Research approach

To tackle the challenges the current development of the Internet poses, our research approach is to collect data from operational networks, analyze them using big-data analytics to identify invariants, revisit assumptions, and detect where current performance bottlenecks in the Internet architecture are. Hereby, we use simulation environments to validate our analysis results and to enable “what-if” studies. These insights are then  the foundation for shaping the future Internet via optimizations and alternative designs. Hereby, we consider protocol enhancements, novel network management tools, and how to take advantage of concepts from software-defined networking.

The research group will tackle the following topics:

Internet Measurement: Based on continuous observations of the Internet the goal of this group is to understand how the Internet evolves. But it also involves understanding the interdependencies between the network elements and the applications as well as the impact of failures.

Future Internet: Here the focus is on how to evolve the Internet to overcome its current limitations, e.g., by adding better network management capabilities and enhancing the capabilities of CloudNets.

Wide area data analytics: The challenge here is to enable wide area data analytics via collaborative data processing pipelines.

Research areas

Emerging Platforms/Communities on the Web

Coordinator: Dr. Savvas Zannettou

The Web consists of numerous Web communities, news sources, and services, which are often used by various actors for potentially nefarious purposes. At the same time, it has become increasingly easier to create new platforms and communities, making the Web become a bigger and more complex ecosystem. We aim to study emerging platforms and Web communities that can have a large impact and influence both on the online and offline world and contribute to the research community by making publicly available datasets from social networks.

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Flow queries

Coordinator: Said Jawad Saidi

Many network operations, ranging from attack investigation and mitigation to traffic management, require answering network-wide flow queries in seconds. Although flow records are collected at each router, using available traffic capture utilities, querying the resulting datasets from hundreds of routers across sites and over time remains a significant challenge due to the sheer traffic volume and distributed nature of flow records. In this project, we investigate how to improve the response time for apriori unknown network-widequeries.

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Network and Cloud Systems

Coordinator: Dr. Yiting Xia

Computer networks have become the “new electricity” to facilitate rich cloud services. We are generally interested in building network infrastructure for cloud computing. Our research follows a cross-layer approach and covers broad topics for optimizing the network stack, including switch hardware, network protocols, software systems, and cloud applications.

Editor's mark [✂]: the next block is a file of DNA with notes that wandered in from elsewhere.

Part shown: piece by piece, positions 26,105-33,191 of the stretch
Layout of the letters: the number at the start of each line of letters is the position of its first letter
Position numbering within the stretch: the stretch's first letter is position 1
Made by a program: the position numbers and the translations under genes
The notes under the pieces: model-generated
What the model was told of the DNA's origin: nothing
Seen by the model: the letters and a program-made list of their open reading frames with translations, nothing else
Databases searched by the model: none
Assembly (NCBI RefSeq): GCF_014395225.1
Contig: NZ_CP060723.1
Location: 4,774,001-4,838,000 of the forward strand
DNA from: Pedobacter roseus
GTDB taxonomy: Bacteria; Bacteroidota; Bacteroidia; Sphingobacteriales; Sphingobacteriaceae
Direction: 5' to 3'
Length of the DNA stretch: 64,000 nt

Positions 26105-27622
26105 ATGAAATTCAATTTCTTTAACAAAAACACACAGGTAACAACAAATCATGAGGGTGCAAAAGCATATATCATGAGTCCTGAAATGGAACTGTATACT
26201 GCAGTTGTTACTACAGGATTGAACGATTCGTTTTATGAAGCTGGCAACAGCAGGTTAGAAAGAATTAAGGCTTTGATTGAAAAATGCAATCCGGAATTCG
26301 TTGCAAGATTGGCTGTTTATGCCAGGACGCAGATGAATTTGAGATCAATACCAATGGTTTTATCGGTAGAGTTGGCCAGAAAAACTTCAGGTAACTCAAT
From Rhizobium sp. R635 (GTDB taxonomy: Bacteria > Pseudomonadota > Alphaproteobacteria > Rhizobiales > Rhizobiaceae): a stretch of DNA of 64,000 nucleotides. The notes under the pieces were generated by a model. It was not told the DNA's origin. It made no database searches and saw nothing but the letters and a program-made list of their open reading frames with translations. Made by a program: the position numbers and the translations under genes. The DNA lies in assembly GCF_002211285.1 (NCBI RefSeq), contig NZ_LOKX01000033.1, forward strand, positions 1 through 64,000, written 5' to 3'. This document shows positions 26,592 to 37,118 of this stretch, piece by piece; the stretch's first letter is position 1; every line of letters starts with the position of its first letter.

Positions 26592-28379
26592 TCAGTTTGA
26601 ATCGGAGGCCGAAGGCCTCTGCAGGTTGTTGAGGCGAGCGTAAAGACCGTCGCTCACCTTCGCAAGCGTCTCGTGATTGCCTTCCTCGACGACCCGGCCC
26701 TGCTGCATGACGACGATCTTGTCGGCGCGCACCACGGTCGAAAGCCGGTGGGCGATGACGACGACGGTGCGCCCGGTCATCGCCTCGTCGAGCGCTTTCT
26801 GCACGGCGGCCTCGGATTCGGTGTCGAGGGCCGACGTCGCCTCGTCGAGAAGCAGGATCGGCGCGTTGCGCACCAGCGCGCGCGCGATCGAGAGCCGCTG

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Routing and Traffic Engineering

Coordinator: Lars Prehn

Availability, accessibility, and reactivity are the cornerstones of modern web applications. Those characteristics require the underlying network infrastructure to operate not only extremely efficient but also highly robust and flexible. We intensively study the internal and external (routing-related) techniques that networks use to achieve those goals and use our insights to shape the traffic delivery of the future.

Online Content Moderation

Coordinator: Dr. Savvas Zannettou

Online content moderation is an important aspect of online social networks as it ensures that content posted by users abides by the platform’s guidelines and is appropriate for other users. due to the complexity and black-box nature of content moderation there are several open research avenues, such as the effectiveness of specific moderation strategies or how to maximize the output of content moderation and minimize the mental toll on human moderators from continuous exposure to harmful content.

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Online Hate Speech

Coordinator: Dr. Savvas Zannettou

The spread of offensive language and hate speech online is an important and timely issue that exists on social networks. The continuous exposure to hateful content can have catastrophic consequences as it can lead to user radicalization and real-world violence (e.g., hate attacks against specific demographic groups). Despite the problem’s importance and societal implications, there are several research gaps in understanding, detecting, and mitigating the spread of hate speech. In this line of work, we aim to study and understand specific forms of hate speech (e.g., Anti Semitism, anti-chinese sentiments, etc.) and develop techniques to automatically detect instances of hate speech.

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Understanding, Detecting, and Mitigating Weaponized Information

Coordinator: Dr. Savvas Zannettou

Weaponized information refers to carefully crafted information that aims to deceive people or information that is presented in such a way to manipulate or attack users. The dissemination of weaponized information at large scale can have devastating effects on the online and offline world. Motivated by the importance and impact that weaponized information can have to society, in this line of research, we aim to understand, design techniques to automatically detect instances of weaponized information, and investigate possible mitigation strategies.

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